Aboriginal empowerment won’t come from a Voice to parliament, but through authority
By Michael Mansell
Published in The Mercury, Talking Point, pages 16 – 17
The Greens have good reason to consider if the Voice might undermine or block Aboriginal sovereignty.
In the context of empowerment, sovereignty means Aboriginal people decide Aboriginal policy. Sure, those decisions have to take account of modern white Australia’s existence, but the fundamental point remains that we, as a sovereign people, decide, not others. By contrast, by merely advising parliament, the Voice endorses the right of others to decide. The advisory voice is at complete odds with sovereignty.
The constitution is the white people’s constitution. It defines the political and legal structures that founded the nation of Australia. Aboriginal sovereignty began well before the constitution and Aboriginal people draw our strength and aspirations from that history.
Both white and black sovereignty can stand together, but entrenching an inferior Voice in the parliament, by necessary implication, surrenders our sovereign independence. White people have not yet legitimised Aboriginal sovereignty through a treaty or other action, but the Voice proposal legitimises the white constitution’s jurisdiction over Aboriginal people.
It needs to be remembered that there is not one sovereign in Australia. Constitutional sovereignty is divided up among six states and a federal parliament. If men in the decade before 1901 could find a way for seven entities to share sovereignty across the continent, why can’t Australia today do the same with eight, inclusive of Aboriginal sovereignty?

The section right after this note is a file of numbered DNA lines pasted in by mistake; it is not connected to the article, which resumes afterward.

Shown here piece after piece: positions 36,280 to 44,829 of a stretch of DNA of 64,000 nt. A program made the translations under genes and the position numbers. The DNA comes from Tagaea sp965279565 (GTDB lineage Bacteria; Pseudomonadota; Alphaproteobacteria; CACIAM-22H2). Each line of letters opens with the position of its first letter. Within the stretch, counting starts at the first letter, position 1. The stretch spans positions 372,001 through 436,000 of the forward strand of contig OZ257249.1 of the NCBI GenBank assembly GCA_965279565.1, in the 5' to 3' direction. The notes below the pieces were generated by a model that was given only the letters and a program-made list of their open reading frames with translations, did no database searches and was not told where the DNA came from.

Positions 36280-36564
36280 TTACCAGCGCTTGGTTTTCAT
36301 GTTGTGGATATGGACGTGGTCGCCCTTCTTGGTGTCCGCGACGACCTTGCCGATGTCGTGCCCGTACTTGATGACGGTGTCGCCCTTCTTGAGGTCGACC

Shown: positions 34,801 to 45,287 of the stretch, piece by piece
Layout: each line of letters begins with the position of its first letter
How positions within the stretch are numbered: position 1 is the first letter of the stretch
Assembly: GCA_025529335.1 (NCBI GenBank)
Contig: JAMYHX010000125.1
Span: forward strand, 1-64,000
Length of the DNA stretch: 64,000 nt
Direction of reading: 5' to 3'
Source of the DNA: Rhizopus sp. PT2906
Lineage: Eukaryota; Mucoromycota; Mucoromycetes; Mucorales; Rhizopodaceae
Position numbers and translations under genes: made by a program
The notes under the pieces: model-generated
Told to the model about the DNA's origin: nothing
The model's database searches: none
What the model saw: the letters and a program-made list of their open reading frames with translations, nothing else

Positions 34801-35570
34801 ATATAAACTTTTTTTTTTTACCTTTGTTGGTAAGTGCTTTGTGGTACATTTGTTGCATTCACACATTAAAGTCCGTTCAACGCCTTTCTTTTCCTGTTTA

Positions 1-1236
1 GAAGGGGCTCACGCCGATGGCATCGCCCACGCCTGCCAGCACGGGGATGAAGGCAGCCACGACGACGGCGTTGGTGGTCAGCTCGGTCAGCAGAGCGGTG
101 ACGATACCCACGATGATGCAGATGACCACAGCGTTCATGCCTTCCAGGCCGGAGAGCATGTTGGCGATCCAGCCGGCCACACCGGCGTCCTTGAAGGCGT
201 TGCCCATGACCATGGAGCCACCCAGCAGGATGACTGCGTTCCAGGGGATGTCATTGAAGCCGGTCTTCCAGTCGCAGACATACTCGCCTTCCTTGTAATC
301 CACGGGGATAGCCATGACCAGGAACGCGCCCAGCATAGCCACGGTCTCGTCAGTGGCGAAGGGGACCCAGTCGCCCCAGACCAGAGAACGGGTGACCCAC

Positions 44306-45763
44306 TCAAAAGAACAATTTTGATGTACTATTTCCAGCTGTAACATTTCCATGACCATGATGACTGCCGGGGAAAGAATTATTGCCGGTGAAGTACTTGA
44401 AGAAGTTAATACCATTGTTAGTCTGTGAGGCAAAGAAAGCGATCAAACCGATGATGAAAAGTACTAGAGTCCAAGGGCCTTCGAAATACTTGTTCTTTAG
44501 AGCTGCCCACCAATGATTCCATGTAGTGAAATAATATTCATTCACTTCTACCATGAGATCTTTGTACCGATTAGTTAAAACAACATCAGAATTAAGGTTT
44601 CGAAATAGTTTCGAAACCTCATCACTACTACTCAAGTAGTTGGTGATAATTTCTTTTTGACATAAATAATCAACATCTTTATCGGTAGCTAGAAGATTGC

Voice advocates describe themselves as “Aboriginal Australians”, the constitution as “ours”; they accept Australia Day awards (imagine Palestinians being named Israeli of the Year!). They pay lip service to Aboriginal sovereignty while adopting the full lifestyle and political indoctrination that goes with assimilation – apart from their skin colour, they are absorbed. The advisory Voice to parliament is just another example of the culturally destructive process that comes from devious stealth-like claims of empowerment.
Peter Dutton and Julian Leeser have proposed a constitutional convention about the Voice. We need a national convention about treaty.
The $5m allocated to treaty should be used now to fund such a convention. In the context of the national political distribution of power, metaphorically, former Greens senator Lidia Thorpe brings sovereign rights as a fugal strand to a national cloth, one that retains some degree of Aboriginal independence. On the other hand, the Voice proposal, again metaphorically, merely comments on the colour of the fabric.
Aboriginal empowerment does not depend on token recognition in the constitution but should be recognised as an independent source of legitimate authority through legislation proposed by Aboriginal communities. Fred Maynard and the insightful David Unaipon advocated such in the 1920s. Discrete Aboriginal communities could regain authority over community behaviour. With government backing, communities could regain control over policing, housing, health and education, land use and planning and distribution of resources.
This is what Aboriginal people have been crying out for, not some silly Voice to parliament. Mutual respect and cooperation is promoted when parliaments give back to Aborigines some of their hold over Aboriginal policy.
Voting for an inferior Aboriginal Voice in the constitution might make many well-meaning whites feel warm and fuzzy but that outcome will do nothing to meet the human rights needs of Aborigines.
The question for the Greens (as with other political parties) is, as a matter of national policy, whether Aborigines are to be encouraged to have working relationships with Australia’s institutions or be coerced into being absorbed by them.
Michael Mansell is a Tasmanian Aboriginal leader, activist and lawyer and the chairman of the Aboriginal Land Council of Tasmania.